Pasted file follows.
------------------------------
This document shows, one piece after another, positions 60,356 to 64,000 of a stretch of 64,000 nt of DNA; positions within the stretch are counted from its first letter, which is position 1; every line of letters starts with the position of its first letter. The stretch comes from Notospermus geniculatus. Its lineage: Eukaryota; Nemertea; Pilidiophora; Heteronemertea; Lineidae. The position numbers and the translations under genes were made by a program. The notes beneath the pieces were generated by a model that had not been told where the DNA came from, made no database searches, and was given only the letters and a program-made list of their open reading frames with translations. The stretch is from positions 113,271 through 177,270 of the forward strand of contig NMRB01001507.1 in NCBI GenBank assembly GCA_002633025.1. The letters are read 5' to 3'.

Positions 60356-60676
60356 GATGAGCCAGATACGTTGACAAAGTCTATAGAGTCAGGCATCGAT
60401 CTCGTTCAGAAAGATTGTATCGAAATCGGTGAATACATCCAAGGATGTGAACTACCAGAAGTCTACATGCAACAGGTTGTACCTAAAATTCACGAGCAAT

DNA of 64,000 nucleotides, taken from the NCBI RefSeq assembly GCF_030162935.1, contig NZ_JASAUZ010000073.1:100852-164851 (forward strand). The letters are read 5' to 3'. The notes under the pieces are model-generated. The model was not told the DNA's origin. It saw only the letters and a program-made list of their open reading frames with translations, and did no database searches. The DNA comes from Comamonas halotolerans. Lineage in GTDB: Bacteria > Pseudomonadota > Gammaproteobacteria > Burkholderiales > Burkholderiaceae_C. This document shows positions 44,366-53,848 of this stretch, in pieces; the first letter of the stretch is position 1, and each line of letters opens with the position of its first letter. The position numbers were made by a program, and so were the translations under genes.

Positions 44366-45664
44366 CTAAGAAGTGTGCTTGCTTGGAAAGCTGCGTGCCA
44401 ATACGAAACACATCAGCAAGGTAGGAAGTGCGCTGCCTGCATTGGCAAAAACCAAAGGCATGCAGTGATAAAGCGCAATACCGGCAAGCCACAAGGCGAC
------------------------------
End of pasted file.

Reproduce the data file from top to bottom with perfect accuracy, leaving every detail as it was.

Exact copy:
This document shows, one piece after another, positions 60,356 to 64,000 of a stretch of 64,000 nt of DNA; positions within the stretch are counted from its first letter, which is position 1; every line of letters starts with the position of its first letter. The stretch comes from Notospermus geniculatus. Its lineage: Eukaryota; Nemertea; Pilidiophora; Heteronemertea; Lineidae. The position numbers and the translations under genes were made by a program. The notes beneath the pieces were generated by a model that had not been told where the DNA came from, made no database searches, and was given only the letters and a program-made list of their open reading frames with translations. The stretch is from positions 113,271 through 177,270 of the forward strand of contig NMRB01001507.1 in NCBI GenBank assembly GCA_002633025.1. The letters are read 5' to 3'.

Positions 60356-60676
60356 GATGAGCCAGATACGTTGACAAAGTCTATAGAGTCAGGCATCGAT
60401 CTCGTTCAGAAAGATTGTATCGAAATCGGTGAATACATCCAAGGATGTGAACTACCAGAAGTCTACATGCAACAGGTTGTACCTAAAATTCACGAGCAAT

DNA of 64,000 nucleotides, taken from the NCBI RefSeq assembly GCF_030162935.1, contig NZ_JASAUZ010000073.1:100852-164851 (forward strand). The letters are read 5' to 3'. The notes under the pieces are model-generated. The model was not told the DNA's origin. It saw only the letters and a program-made list of their open reading frames with translations, and did no database searches. The DNA comes from Comamonas halotolerans. Lineage in GTDB: Bacteria > Pseudomonadota > Gammaproteobacteria > Burkholderiales > Burkholderiaceae_C. This document shows positions 44,366-53,848 of this stretch, in pieces; the first letter of the stretch is position 1, and each line of letters opens with the position of its first letter. The position numbers were made by a program, and so were the translations under genes.

Positions 44366-45664
44366 CTAAGAAGTGTGCTTGCTTGGAAAGCTGCGTGCCA
44401 ATACGAAACACATCAGCAAGGTAGGAAGTGCGCTGCCTGCATTGGCAAAAACCAAAGGCATGCAGTGATAAAGCGCAATACCGGCAAGCCACAAGGCGAC